The round latency \(L_r\) of was estimated by \(L_r = m_s + r_{lq-1} + m_d\), where \(r_{lq-1}\) is the RTT + replica processing time for the \(q-1\)th fastest messages \(l_{q-1}\)

Message Processing Queue

Most performance difference in the above model comes from the network performance fluctuations, given that \(m_s\), \(m_d\) and their variances are small compared to network latency. However, handling each message creates significant overheads at the nodes that I did not account for earlier. I visualize the message processing as a queue or a pipeline; if enough compute resources are available, then the message can process immediately, otherwise it has to wait until earlier messages are through and the resources become available. I say that the pipeline is clogged when the messages cannot start processing instantaneously.

The round leader is more prone to clogging, since it needs to process \(N-1\) replies coming roughly at the same time for each round. For the model purposes, I consider queuing/pipeline costs only at the leader. The pipeline is shared for incoming and outgoing messages.

Lets consider a common FIFO pipeline handling messages from all concurrent rounds and clients. When a message \(l_i\) enters the pipeline at some time \(t_{ei}\), it can either process immediately if the pipeline is empty or experience some delay while waiting for the its turn to process.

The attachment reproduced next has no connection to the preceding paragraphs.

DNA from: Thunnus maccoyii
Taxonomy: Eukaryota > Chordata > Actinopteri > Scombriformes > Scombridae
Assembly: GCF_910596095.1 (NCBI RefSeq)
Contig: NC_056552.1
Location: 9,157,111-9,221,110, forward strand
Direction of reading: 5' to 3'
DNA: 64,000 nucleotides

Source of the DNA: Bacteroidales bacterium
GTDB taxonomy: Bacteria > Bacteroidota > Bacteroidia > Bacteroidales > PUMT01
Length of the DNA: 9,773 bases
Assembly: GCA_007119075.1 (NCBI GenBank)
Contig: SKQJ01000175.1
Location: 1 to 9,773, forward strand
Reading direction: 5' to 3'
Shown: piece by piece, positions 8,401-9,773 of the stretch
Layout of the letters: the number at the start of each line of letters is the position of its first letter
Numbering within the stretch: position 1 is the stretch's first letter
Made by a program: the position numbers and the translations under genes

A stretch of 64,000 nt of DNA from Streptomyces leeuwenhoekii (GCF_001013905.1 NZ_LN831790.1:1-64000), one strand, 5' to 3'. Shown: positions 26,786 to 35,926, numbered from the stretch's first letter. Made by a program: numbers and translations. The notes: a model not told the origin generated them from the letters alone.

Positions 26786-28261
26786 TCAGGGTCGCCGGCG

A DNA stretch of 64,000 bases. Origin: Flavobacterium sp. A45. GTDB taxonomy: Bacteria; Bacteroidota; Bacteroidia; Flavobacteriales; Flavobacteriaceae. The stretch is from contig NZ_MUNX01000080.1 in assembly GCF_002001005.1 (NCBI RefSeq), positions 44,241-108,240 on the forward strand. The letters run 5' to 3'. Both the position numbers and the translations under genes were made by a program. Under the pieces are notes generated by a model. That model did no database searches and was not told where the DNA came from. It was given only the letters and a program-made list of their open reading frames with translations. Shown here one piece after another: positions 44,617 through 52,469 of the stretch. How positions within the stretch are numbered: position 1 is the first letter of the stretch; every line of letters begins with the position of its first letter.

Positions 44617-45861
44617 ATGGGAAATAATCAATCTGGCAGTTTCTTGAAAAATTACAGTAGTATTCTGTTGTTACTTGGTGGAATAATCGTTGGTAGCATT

In the case of empty pipeline, the message exits the queue at time \(t_{fi} = t_{ei} + o\), where \(o\) is message processing overhead \(m_s\) or \(m_d\) depending on whether the message is outgoing or incoming. However, if there is a message in the queue already, then the processing of \(l_i\) will stall or clog for some queue waiting time \(w_i\), thus it will exit the pipeline at time \(t_{fi} = t_{ei} + w_i + o\). To compute \(w_i\) we need to know when message \(l_{i-1}\) is going to leave the queue: \(w_i = t_{fi-1} – t_{ei}\). In its turn, the exit time \(t_{fi-1}\) depends of \(w_{i-1}\), and so we need to compute it first. We can continue to “unroll” the pipeline until we have a message \(l_n\) without any queue waiting time (\(w_{i-n} = 0\)). We can compute the dequeue time for that message \(l_n\), which in turns allows us to compute exit time of all following messages. Figure 1 shows different ways a pipeline can get clogged, along with the effects of clog accumulating over time.

States of a pipeline